U.S. Trea­sury levies sanc­tions against Syria over at­tack

The Washington Times Daily - - WORLD - BY S.A. MILLER

The Trump ad­min­is­tra­tion Mon­day slapped new fi­nan­cial sanc­tions on Syria for the sus­pected deadly sarin gas at­tack on civil­ians ear­lier this month, tar­get­ing 271 peo­ple linked to the chem­i­cal weapons pro­gram of the regime of Syr­ian Pres­i­dent Bashar As­sad.

The sanc­tions, be­lieved to be among the largest ever by the U.S. govern­ment, are the lat­est ag­gres­sive ac­tion by Pres­i­dent Trump to pun­ish the As­sad regime for al­leged use of chem­i­cal weapons — which would be a war crime. The at­tack killed at least 90 peo­ple, in­clud­ing women and chil­dren, in a rebel-held area of the coun­try.

“We will not tol­er­ate the use of chem­i­cal weapons by any ac­tor and we in­tend to hold the As­sad regime ac­count­able for its un­ac­cept­able be­hav­ior,” Trea­sury Sec­re­tary Steven Mnuchin said when an­nounc­ing the sanc­tions at the White House.

The sanc­tions freeze fi­nan­cial as­sets, prop­erty and in­ter­est in prop­erty held by em­ploy­ees of Syria’s Sci­en­tific Stud­ies and Re­search Cen­ter, which the U.S. says partly en­ables the use of chem­i­cal weapons. The sanc­tions also block U.S. com­pa­nies from do­ing busi­ness with them. Mr. Mnuchin said it sent “a strong mes­sage with this ac­tion — that we will not tol­er­ate the use of chem­i­cal weapons by any ac­tor.”

Af­ter the April 4 gas at­tack, Mr. Trump launched a U.S. mis­sile strike against a Syr­ian govern­ment air base iden­ti­fied as the source of the at­tack.

The air­field was hit with 59 Tom­a­hawk mis­siles and was viewed by the in­ter­na­tional com­mu­nity as a tar­geted, de­ci­sive ac­tion by Mr. Trump, although his ad­min­is­tra­tion is still for­mu­lat­ing a larger policy for Syria, the coun­try’s seven-year civil war and the on­go­ing fight against Is­lamic State and other ji­hadist groups hold­ing ter­ri­tory in the coun­try.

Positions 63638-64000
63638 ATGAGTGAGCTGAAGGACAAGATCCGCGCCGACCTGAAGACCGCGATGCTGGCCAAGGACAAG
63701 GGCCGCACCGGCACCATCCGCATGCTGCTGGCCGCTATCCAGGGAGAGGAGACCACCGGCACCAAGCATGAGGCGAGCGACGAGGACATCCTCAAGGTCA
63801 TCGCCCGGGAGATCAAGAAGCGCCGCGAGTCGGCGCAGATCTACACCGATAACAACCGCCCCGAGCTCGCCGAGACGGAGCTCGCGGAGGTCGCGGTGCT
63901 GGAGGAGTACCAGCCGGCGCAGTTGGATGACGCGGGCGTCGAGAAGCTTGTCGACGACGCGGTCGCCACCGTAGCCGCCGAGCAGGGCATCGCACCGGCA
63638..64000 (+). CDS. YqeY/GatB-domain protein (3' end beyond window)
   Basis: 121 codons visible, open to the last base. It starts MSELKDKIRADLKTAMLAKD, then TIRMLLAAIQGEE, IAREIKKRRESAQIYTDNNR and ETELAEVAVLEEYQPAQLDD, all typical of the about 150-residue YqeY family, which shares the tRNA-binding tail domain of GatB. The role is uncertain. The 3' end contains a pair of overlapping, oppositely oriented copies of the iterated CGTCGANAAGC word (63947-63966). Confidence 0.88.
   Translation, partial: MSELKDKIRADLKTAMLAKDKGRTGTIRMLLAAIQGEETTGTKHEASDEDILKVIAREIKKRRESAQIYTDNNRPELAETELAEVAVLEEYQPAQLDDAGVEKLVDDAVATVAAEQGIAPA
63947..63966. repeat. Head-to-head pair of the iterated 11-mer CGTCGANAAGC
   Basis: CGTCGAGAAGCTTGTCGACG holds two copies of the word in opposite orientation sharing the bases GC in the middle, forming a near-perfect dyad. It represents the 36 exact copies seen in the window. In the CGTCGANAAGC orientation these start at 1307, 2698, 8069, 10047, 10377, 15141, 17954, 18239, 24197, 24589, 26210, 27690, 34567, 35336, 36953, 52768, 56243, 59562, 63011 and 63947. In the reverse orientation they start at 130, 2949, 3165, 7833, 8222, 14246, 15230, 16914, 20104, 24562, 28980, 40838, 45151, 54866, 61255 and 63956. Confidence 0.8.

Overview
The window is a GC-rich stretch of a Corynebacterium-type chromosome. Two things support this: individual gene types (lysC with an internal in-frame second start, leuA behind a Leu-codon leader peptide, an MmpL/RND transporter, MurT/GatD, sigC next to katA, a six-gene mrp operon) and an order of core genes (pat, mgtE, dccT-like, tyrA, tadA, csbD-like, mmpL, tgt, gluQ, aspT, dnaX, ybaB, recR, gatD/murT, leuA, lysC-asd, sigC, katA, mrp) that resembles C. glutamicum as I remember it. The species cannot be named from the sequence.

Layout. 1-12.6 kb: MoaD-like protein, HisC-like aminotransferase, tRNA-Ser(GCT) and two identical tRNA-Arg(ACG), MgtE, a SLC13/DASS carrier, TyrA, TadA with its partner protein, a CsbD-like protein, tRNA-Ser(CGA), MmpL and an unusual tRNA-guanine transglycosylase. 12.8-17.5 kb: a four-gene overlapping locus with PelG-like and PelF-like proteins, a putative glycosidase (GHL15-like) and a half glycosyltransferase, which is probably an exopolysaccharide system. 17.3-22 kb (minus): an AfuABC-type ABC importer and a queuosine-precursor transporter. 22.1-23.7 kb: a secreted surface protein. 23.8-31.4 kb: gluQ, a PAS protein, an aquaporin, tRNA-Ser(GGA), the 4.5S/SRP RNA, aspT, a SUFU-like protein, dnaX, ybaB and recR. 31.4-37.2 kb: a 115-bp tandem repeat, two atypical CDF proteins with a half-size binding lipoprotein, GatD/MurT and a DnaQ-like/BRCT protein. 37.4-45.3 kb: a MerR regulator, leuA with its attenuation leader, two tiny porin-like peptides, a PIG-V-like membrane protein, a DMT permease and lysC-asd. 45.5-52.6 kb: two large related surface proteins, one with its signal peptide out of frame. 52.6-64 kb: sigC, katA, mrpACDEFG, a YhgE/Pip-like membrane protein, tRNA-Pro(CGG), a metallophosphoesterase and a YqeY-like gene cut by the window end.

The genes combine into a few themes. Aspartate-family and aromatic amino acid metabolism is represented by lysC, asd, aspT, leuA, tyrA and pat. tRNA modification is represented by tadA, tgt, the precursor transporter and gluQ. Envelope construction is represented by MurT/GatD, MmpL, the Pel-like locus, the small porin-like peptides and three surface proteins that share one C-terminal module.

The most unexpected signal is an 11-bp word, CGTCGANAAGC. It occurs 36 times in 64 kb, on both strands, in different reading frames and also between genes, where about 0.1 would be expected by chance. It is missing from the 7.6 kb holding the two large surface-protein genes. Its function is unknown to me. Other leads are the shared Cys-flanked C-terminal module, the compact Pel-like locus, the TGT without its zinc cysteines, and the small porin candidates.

Mr. As­sad has de­nied us­ing chem­i­cal weapon. His de­nials have been sec­onded by Russia, the chief spon­sor of the regime. Russia was not tar­geted by the sanc­tions.

How­ever, Mr. Mnuchin said the im­pact of the sanc­tions would be felt be­yond Syria’s bor­ders and would af­fect its al­lies. He de­clined to say whether ad­di­tional mea­sures against Russia were un­der con­sid­er­a­tion.

“We don’t com­ment on the specifics of sanc­tions that we are go­ing to do in the fu­ture,” he said.

Russia re­cently ve­toed a U.N. res­o­lu­tion that would have con­demned the use of chem­i­cal weapons in Syria and in­stead called for an in­ter­na­tional in­ves­ti­ga­tion into the at­tack. China ab­stained for the first time, a move the White House billed a win for their ef­forts to iso­late Russia.

“On Syria, the Coun­cil failed again this month to re­spond to Syria’s use of chem­i­cal weapons,” Mr. Trump said at a White House meet­ing of U.N. am­bas­sadors from coun­tries on the Se­cu­rity Coun­cil. “... I was very dis­ap­pointed by that.”

House For­eign Af­fairs Com­mit­tee Chair­man Ed Royce said added sanc­tions on Syria were over­due af­ter years of in­ac­tion un­der Pres­i­dent Obama.

“For years now, I’ve been call­ing for sanc­tions to deny As­sad the re­sources he needs to slaugh­ter in­no­cent men, women and chil­dren,” said the Cal­i­for­nia Repub­li­can. “These strong and swift ac­tions will make a real dif­fer­ence. And they rep­re­sent an­other stark de­par­ture from the Obama ad­min­is­tra­tion’s dither­ing on Syria, which only wors­ened the blood­shed and cre­ated a vac­uum for ISIS.”

“I ap­plaud the ad­min­is­tra­tion for tak­ing these im­por­tant steps, and will con­tinue to work to ad­vance bi­par­ti­san leg­is­la­tion that will give the White House ad­di­tional lever­age to hold As­sad — as well as his Rus­sian and Ira­nian back­ers — ac­count­able,” said Mr. Royce.

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